A Good Beer Blog

-------

Have you read The Unbearable Nonsense of Craft Beer - A Rant in Nine Acts by Alan and Max yet? It's out on Kindle as well as Lulu.

Maureen Ogle said this about the book: "... immensely readable, sometimes slightly surreal rumination on beer in general and craft beer in particular. Funny, witty, but most important: Smart. The beer geeks will likely get all cranky about it, but Alan and Max are the masters of cranky..."

Ron Pattinson said: "I'm in a rather odd situation. Because I appear in the book. A fictional version of me. It's a weird feeling."


Comments

Comments are locked. No additional comments may be posted.

Matthew -

I am a little puzzled, and maybe it's because I am still learning these styles. But you compare the Stoudt's favorably to La Choulette (of which I am a huge fan), yet you suggest that the Anderson Valley is too much like a biere de garde for its supposed dubbel style. So, doesn't that imply that the Stoudt's is also not really a dubbel? (I have not had either of them yet; just wondering.)

Alan -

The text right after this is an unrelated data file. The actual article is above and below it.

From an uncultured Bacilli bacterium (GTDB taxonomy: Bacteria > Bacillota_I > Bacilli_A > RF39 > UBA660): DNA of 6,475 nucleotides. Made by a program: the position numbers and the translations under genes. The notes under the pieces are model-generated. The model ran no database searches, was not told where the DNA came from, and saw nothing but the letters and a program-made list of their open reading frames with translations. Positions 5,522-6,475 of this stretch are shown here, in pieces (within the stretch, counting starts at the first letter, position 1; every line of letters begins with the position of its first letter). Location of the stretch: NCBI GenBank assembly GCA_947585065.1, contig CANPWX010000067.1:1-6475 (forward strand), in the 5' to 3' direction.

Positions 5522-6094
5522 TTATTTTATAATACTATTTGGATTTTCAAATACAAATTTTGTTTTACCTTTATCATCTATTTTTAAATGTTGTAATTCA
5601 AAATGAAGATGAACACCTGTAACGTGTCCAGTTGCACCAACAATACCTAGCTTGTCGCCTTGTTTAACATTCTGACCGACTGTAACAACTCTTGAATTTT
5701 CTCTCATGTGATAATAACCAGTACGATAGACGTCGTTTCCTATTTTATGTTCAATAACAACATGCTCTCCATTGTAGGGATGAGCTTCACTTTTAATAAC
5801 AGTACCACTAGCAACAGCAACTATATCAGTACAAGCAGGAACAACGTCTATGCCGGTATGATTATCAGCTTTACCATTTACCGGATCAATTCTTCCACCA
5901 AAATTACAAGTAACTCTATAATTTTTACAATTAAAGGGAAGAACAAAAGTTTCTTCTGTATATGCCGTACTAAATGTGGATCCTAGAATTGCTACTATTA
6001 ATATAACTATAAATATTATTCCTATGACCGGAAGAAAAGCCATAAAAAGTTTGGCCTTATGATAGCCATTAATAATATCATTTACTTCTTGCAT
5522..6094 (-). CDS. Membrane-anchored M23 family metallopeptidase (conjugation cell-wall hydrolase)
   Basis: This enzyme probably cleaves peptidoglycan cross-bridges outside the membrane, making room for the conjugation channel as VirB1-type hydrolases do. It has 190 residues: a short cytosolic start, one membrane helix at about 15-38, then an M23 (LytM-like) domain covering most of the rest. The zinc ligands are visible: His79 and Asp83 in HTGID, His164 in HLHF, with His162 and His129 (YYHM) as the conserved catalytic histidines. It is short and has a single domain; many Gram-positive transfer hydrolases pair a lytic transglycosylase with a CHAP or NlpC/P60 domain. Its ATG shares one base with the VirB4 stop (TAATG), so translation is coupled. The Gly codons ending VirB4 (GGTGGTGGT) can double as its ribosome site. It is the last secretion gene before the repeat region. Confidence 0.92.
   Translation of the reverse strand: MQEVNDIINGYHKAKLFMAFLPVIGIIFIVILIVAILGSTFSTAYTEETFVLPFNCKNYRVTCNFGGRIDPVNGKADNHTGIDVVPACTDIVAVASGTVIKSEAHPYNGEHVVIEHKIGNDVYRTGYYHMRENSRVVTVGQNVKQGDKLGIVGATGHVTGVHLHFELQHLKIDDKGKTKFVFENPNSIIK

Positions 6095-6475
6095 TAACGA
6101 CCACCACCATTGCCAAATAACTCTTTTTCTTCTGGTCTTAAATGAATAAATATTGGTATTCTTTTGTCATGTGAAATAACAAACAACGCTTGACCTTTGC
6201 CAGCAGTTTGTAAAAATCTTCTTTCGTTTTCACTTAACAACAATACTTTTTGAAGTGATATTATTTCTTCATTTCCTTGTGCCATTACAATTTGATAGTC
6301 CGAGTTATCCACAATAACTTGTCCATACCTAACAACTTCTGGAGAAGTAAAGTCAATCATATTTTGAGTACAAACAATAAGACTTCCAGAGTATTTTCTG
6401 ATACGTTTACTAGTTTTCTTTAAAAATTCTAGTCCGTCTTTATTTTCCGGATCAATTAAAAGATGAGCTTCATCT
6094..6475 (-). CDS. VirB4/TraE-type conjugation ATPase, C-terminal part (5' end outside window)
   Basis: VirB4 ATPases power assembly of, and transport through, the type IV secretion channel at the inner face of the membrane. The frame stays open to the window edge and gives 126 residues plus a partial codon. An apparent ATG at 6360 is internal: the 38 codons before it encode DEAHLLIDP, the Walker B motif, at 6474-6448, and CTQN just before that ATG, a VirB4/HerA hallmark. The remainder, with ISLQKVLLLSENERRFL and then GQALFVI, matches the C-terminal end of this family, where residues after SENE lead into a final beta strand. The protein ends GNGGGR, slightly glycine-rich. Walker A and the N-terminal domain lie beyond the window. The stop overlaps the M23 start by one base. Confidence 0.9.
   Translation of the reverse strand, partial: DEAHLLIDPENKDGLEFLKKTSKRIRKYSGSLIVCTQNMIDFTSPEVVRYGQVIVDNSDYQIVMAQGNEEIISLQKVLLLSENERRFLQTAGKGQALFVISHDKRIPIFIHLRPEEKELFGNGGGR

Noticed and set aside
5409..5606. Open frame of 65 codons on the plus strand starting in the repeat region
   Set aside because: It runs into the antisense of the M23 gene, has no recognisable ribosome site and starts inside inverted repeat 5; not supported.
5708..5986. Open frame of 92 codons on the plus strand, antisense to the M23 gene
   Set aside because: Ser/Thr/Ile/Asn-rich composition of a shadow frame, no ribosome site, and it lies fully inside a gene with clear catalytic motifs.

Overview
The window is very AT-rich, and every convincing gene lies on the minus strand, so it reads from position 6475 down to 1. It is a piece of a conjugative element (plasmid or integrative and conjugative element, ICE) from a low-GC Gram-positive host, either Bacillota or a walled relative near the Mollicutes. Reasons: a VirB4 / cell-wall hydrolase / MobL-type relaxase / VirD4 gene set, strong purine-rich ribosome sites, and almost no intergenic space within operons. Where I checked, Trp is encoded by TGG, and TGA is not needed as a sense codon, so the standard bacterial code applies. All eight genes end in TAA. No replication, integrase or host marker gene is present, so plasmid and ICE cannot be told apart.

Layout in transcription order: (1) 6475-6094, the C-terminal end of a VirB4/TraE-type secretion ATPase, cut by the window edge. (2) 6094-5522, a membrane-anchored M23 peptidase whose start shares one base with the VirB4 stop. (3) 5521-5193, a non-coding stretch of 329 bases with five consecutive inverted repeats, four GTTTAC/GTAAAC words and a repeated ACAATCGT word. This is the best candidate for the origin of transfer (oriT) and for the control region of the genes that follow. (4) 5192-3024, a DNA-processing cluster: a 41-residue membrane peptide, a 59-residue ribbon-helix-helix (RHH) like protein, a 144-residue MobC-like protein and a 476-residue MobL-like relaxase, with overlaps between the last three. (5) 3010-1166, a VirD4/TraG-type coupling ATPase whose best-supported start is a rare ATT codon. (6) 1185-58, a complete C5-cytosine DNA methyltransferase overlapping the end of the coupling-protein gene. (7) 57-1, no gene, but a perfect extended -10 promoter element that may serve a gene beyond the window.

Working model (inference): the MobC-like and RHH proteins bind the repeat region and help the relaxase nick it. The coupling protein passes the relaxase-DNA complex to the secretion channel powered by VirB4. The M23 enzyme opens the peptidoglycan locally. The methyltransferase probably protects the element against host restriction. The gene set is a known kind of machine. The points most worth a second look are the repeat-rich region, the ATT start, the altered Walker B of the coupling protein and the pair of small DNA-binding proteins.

I share your question. I find that what a brewey calls a beer often is a bit off from what you find when you the drinker tastes it and thinks about comparisons between what is in the glass before you and what is in your memory. La Choulette has as clear a marker in flavour as any beer I have tried. I thought it (what I call potato peel) was there in both I suppose - but the Stoudt's was also very sour like a Flemish red which made it in no way like a biere de garde like La Choulette. You would not associate the two on a primary level. Conversely, the Anderson dubbel was not that distant from biere de garde, however, and maybe this is an important lesson in the uselessness of styles. Anderson Brother David's Double really has one foot in both camps and pulls it off very nicely as far as I recall. So it is a US version of a Abbey ale in the dubbel style or a biere de garde clone or is it just itself? Do we care? Should we?